The Solo Clyde
By mid 1955 Clyde McPhatter was barely out of his teenage years but had already had a major influence on the world of American music. Coming out of North Carolina and the world of gospel music, he had a stint as the lead singer of The Dominos who became top stars of the R & B circuit. Wanting more input and control of his talent he quit the Dominos and formed The Drifters. In barely two years at Atlantic they proved to be one of the all time top vocal groups in history and left a historic musical legacy forever. Now in July of 1955 Clyde McPhatter decided to make another split and leave The drifters and go out on his own as a solo performer. His place with The Drifters is taken by David Baughn and now Clyde is a solo act with Atlantic.
The first recording by McPhatter as a solo comes in August on Atlantic #1070 - "Everyone's Laughing" and "Hot Ziggety" (both sides are actually by Clyde & The Drifters but the group is cut out of label credits). The 'A' side "Everyone's Laughing" is a dramatic gospel tinged blues ballad of the kind that Clyde has made his own specialty and it sells well initially. The second post-Drifters record by Clyde is a surprise to many in that it is a duet with the queen of Atlantic Records, Ruth Brown. The songs "Love Has Joined Us Together" and "I Gotta Have You" are released on #1077 in August. They both previewed the songs live on radio with George "Hound Dog" Lorenz on WKBW from Buffalo's Zanzibar Lounge. Clyde, still in the army is stationed on nearby Grand Island and soon joins the big New Year's Eve R & B Show at the Buffalo Palace. Before that show he is announced as a main attraction on stage at the Brooklyn paramount with the Dr. Jive Christmas Show. At the end of 1955 "Seven Days" and "I'm Not Worthy Of You" are released by Atlantic on #1081.
It was a hectic but successful final week of the year for Clyde McPhatter. He appeared with Ruth Brown at the Doctor Jive show to big crowds, the Buffalo New Year's Eve show was a complete sellout, and "Seven Days" has sold more than 250,000 in ten days. The Atlantic label was able to set an all time sales record for Dec 1955-Jan 1956 on the strength of "Seven Days" which is now a national pop music chart hit and results in a number of pop cover versions. In March Clyde signs a new exclusive contract with Atlantic and is recognized as one of the top stars in the business.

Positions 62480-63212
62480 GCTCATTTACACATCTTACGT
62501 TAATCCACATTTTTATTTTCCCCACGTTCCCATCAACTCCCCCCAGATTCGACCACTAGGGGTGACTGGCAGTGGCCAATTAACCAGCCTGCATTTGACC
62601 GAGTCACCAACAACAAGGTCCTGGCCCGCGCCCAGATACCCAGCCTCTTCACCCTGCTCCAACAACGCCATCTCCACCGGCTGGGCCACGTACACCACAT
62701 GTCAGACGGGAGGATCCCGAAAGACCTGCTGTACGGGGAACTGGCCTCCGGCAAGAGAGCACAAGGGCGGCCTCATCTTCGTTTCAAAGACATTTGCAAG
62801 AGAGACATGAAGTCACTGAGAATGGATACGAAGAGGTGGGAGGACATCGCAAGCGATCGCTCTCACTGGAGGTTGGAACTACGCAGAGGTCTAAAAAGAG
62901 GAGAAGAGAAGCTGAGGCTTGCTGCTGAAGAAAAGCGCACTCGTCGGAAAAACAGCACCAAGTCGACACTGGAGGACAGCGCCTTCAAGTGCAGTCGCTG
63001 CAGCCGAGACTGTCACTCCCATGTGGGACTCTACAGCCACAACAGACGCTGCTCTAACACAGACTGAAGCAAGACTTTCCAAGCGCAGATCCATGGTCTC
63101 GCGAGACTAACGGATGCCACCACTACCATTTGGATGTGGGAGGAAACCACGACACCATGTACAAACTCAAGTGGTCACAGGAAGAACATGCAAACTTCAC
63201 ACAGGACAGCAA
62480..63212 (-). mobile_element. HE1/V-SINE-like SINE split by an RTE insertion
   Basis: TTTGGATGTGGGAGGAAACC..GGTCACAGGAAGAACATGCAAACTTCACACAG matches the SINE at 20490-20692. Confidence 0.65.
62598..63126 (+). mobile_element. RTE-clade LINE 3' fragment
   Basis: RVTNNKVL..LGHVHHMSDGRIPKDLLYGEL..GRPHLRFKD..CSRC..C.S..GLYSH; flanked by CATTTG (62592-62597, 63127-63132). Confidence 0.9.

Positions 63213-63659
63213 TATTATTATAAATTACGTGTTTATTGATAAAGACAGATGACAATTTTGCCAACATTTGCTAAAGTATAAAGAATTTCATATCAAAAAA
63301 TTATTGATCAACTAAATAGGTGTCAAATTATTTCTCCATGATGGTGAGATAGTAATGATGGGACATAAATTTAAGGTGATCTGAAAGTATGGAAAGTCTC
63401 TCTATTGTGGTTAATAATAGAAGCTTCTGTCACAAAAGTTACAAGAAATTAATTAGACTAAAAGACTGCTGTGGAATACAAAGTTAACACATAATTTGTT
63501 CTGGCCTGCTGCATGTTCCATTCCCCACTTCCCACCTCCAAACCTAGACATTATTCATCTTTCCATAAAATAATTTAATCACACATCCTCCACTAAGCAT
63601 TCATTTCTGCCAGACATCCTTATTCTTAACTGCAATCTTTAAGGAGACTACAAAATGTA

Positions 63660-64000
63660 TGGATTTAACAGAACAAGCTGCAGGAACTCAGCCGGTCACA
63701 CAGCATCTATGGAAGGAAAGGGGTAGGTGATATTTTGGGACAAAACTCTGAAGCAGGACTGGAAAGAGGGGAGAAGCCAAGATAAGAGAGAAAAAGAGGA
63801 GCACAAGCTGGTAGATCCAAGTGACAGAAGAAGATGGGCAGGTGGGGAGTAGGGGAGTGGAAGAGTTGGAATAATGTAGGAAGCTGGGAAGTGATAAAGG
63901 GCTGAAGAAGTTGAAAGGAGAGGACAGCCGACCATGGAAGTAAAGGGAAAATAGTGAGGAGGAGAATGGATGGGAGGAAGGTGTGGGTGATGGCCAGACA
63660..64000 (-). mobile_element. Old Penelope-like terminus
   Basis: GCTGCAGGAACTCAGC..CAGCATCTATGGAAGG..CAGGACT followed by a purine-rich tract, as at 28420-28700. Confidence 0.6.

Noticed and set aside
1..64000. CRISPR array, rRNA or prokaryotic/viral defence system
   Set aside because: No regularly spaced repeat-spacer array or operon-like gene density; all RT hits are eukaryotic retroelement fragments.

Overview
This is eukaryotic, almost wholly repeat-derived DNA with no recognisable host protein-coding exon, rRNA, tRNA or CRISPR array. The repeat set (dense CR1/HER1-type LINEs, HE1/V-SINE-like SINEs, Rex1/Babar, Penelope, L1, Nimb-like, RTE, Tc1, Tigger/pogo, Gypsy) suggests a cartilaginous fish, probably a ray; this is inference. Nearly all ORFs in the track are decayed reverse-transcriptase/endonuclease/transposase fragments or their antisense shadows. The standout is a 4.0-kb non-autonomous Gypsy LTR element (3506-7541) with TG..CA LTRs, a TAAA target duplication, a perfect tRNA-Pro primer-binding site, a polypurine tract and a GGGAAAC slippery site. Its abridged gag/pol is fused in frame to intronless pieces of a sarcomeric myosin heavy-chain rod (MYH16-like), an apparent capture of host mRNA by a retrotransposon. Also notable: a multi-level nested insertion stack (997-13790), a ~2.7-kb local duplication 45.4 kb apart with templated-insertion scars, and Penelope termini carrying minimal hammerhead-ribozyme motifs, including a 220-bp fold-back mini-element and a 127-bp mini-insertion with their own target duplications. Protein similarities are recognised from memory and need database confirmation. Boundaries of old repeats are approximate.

In April Clyde gets his army discharge and soon plans to join a national touring show. At about this time Atlantic releases #1092 - "Treasure Of Love" and "Are You Sincere". The ballad side "Treasure" takes off and is an immediate pop smash rising on the national charts. RCA releases Elvis Presley's version of "Money Honey" and in reaction Atlantic re-releases the original version by Clyde & The Drifters. The Biggest Rock 'n Roll Show of 1956 heads out for a national tour to last close to two months and besides Clyde McPhatter the show features Bill Haley, Joe Turner, Frankie Lymon & The Teenagers, LaVern Baker, The Drifters, Flamingos, Teen Queens, Colts, and Red Prysock & his band. After the end of the tour Clyde headlines at the Apollo Theater for a week in late June.
Atlantic Records announces a new two month sales record spurred by huge sales of McPhatter's "Treasure of Love" (which eventually sells more that two million copies). In late August Clyde returns to the Apollo Theater with Buddy Johnson and his band and The Eldorados. In September Atlantic issues #1106 - "Thirty Days" and "I'm Lonely Tonight". In November Clyde is in Denver for a big show with Bill Haley, The Clovers, Platters, Flairs, Teenagers, Shirley & Lee, and Chuck Berry. he then returns to New York's Neopolitan Club for a week with The Heartbeats and Della Reese. He goes out to Akron, Ohio, for the Jack Clifton memorial Show at the Armory starring Pat Boone and Frankie Lymon & The Teenagers. At year's end Atlantic releases #1117 - "Without Love" and "I Make Believe".